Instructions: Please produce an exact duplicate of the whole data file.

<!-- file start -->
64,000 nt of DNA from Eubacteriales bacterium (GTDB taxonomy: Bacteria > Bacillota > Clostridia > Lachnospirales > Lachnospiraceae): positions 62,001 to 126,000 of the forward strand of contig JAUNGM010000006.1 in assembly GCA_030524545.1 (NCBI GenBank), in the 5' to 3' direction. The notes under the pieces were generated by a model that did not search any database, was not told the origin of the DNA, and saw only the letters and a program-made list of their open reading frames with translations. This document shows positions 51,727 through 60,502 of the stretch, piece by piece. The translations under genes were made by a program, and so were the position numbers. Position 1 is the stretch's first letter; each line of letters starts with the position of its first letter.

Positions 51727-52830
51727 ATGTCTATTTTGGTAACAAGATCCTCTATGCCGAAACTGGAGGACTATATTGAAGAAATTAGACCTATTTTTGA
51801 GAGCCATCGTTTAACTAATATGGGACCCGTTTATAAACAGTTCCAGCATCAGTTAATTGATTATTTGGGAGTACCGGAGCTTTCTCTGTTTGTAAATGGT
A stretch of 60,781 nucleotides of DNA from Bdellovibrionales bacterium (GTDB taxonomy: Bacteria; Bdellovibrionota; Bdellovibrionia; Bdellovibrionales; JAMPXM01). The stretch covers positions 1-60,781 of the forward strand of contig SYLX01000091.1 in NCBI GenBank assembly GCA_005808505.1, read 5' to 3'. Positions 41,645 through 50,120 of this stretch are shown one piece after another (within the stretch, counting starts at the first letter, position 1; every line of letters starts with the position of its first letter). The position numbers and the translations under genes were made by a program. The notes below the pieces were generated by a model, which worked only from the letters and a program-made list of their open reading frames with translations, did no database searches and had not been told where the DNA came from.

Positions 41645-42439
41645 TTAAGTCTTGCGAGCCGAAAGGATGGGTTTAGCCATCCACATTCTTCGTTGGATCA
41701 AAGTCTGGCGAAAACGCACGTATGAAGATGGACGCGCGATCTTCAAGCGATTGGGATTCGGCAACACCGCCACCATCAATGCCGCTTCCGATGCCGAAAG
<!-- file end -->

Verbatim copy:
64,000 nt of DNA from Eubacteriales bacterium (GTDB taxonomy: Bacteria > Bacillota > Clostridia > Lachnospirales > Lachnospiraceae): positions 62,001 to 126,000 of the forward strand of contig JAUNGM010000006.1 in assembly GCA_030524545.1 (NCBI GenBank), in the 5' to 3' direction. The notes under the pieces were generated by a model that did not search any database, was not told the origin of the DNA, and saw only the letters and a program-made list of their open reading frames with translations. This document shows positions 51,727 through 60,502 of the stretch, piece by piece. The translations under genes were made by a program, and so were the position numbers. Position 1 is the stretch's first letter; each line of letters starts with the position of its first letter.

Positions 51727-52830
51727 ATGTCTATTTTGGTAACAAGATCCTCTATGCCGAAACTGGAGGACTATATTGAAGAAATTAGACCTATTTTTGA
51801 GAGCCATCGTTTAACTAATATGGGACCCGTTTATAAACAGTTCCAGCATCAGTTAATTGATTATTTGGGAGTACCGGAGCTTTCTCTGTTTGTAAATGGT
A stretch of 60,781 nucleotides of DNA from Bdellovibrionales bacterium (GTDB taxonomy: Bacteria; Bdellovibrionota; Bdellovibrionia; Bdellovibrionales; JAMPXM01). The stretch covers positions 1-60,781 of the forward strand of contig SYLX01000091.1 in NCBI GenBank assembly GCA_005808505.1, read 5' to 3'. Positions 41,645 through 50,120 of this stretch are shown one piece after another (within the stretch, counting starts at the first letter, position 1; every line of letters starts with the position of its first letter). The position numbers and the translations under genes were made by a program. The notes below the pieces were generated by a model, which worked only from the letters and a program-made list of their open reading frames with translations, did no database searches and had not been told where the DNA came from.

Positions 41645-42439
41645 TTAAGTCTTGCGAGCCGAAAGGATGGGTTTAGCCATCCACATTCTTCGTTGGATCA
41701 AAGTCTGGCGAAAACGCACGTATGAAGATGGACGCGCGATCTTCAAGCGATTGGGATTCGGCAACACCGCCACCATCAATGCCGCTTCCGATGCCGAAAG